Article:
The problem with the scientists at the Climate Research Unit (CRU) of East Anglia University, and global warming alarmists everywhere, is that they reason like a lawyer working on a case rather than as a scientist developing a new theory based upon observation of natural phenomena.
The scientific method involves observation, collection of data, formulation of a hypothesis, followed by more observation and data collection and testing of the hypothesis in an attempt to establish a viable theory to explain something. Often the original hypothesis will have to be changed several times on its way to becoming a credible theory.
That’s not how lawyers work. A lawyer wants to make his client’s case, whatever it is. It may be a good case or it may be a dog. Even if it’s a dog there will probably be some argument that can be made for it, even though there is a far superior argument against it. There may be some evidence that appears to support the client’s theory of the case although there is more and better evidence that works against it.
The lawyer’s task is to advance the best argument that can be made for this dog of a case, no matter how screwy it may be shown to be by reference to the facts. A skillful lawyer must master the rules of evidence and attempt to use them to exclude all of the evidence that supports all other possible theories, so that only the weak evidence that might allow his client to prevail ever comes before whatever tribunal is going to decide the case.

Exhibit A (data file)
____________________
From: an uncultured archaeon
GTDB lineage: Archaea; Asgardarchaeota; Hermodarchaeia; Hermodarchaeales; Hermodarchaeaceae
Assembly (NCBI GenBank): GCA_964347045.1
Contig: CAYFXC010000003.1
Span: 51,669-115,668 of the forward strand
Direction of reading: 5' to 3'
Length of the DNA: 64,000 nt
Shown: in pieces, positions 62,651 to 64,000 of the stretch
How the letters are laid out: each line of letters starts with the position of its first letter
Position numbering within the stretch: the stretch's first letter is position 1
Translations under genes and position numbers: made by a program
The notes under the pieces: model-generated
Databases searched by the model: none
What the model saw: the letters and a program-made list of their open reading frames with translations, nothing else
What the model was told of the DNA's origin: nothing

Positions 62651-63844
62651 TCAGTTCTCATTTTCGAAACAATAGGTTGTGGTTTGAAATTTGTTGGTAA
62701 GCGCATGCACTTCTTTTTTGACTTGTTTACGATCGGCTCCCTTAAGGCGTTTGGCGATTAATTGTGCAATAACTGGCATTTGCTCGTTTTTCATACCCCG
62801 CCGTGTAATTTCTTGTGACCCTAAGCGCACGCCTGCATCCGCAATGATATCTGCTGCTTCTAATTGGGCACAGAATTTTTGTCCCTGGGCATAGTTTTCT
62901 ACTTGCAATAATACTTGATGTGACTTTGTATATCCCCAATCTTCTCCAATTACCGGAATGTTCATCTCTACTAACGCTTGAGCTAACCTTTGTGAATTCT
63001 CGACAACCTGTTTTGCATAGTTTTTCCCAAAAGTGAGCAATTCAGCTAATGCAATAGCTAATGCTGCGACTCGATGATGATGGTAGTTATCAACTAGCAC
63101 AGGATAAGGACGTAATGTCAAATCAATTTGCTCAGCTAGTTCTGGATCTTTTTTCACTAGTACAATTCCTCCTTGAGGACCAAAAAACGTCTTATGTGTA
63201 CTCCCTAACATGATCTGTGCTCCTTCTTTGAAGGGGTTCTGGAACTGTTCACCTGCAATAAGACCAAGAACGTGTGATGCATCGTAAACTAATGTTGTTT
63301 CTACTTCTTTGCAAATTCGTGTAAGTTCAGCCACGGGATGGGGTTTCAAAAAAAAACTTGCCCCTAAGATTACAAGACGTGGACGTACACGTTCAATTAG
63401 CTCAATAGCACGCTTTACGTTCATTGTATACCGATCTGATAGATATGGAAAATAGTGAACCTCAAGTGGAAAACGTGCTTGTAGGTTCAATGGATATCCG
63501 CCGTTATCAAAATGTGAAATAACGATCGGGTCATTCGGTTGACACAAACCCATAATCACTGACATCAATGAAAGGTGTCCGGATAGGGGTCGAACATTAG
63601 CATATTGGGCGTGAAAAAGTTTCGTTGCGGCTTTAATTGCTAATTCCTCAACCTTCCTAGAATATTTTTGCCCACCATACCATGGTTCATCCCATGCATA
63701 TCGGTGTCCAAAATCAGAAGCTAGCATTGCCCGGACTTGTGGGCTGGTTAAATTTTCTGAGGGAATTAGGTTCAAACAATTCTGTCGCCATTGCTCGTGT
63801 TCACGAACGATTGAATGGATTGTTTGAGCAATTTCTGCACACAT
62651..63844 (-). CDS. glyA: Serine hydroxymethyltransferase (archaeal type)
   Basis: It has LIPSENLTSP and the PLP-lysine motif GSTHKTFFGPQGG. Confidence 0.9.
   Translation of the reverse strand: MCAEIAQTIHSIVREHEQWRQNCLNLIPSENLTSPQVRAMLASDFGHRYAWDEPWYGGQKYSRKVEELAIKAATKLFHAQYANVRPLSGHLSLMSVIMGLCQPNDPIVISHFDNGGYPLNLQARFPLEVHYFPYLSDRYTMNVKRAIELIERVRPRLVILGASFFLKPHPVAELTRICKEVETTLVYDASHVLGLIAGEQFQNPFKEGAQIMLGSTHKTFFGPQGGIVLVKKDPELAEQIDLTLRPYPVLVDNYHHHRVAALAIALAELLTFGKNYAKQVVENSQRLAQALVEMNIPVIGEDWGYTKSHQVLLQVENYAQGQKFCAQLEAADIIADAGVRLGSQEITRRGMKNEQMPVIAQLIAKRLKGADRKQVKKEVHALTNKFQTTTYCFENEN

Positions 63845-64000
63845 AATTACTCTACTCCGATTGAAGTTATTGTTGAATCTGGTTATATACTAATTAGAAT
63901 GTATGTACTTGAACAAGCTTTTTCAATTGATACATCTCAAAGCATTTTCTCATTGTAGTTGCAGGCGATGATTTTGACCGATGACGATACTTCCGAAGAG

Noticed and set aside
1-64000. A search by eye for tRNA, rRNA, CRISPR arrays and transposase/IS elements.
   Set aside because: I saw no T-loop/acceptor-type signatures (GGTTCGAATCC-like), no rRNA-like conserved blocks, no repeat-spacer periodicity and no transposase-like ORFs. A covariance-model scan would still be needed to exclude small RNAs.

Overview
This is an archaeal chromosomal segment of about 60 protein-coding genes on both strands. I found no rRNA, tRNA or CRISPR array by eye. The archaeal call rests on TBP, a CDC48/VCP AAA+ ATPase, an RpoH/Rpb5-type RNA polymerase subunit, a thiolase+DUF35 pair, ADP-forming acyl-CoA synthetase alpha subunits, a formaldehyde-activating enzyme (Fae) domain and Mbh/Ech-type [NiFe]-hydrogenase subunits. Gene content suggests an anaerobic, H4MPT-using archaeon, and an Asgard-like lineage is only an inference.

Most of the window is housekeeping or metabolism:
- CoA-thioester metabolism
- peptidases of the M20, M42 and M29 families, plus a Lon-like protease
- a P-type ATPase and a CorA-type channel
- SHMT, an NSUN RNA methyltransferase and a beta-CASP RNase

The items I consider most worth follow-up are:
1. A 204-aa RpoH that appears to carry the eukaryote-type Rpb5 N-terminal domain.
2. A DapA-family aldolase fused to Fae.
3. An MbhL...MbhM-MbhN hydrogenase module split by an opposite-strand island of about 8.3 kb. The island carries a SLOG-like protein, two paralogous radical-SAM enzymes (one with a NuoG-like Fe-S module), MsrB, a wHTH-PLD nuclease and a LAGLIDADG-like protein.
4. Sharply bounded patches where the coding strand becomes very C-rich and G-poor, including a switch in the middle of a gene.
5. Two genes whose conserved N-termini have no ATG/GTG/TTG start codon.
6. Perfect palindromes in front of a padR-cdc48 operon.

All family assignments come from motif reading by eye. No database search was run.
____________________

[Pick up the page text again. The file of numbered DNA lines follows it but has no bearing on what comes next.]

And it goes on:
This sounds like a pernicious practice, and it is. But there will be another lawyer on the other side doing the same thing and long ago in England it was decided that the greatest engine for the discovery of truth, in legal disputes at least, was an adversarial system of two trained legal specialists going head to head, a learned judge acting as referee between them, and an impartial and unbiased jury of ordinary people listening to both sides before deliberating on a verdict for one and against the other.
The scientists at East Anglia practiced their trade exactly like I have described the legal process above except they were all on the same side. On the other side was all of us and for a long time our side had all of its evidence excluded from consideration. Like lawyers, the East Anglia scientists went to great lengths to prevent any of our evidence from ever being heard. They did this by intimidating scientific journals not to publish the research of any scientist who did not swallow hook, line and sinker the global warming flapdoodle they were selling, and by demonizing all dissenters as not qualified, or stupid or evil or all three.
The CRU scientists were better lawyers than scientists. They could look good as lawyers because they had what would be but a dream for a real lawyer, namely a judge that would grant every request to exclude all of the other guy’s evidence. Winning your case is easy when you have that deal.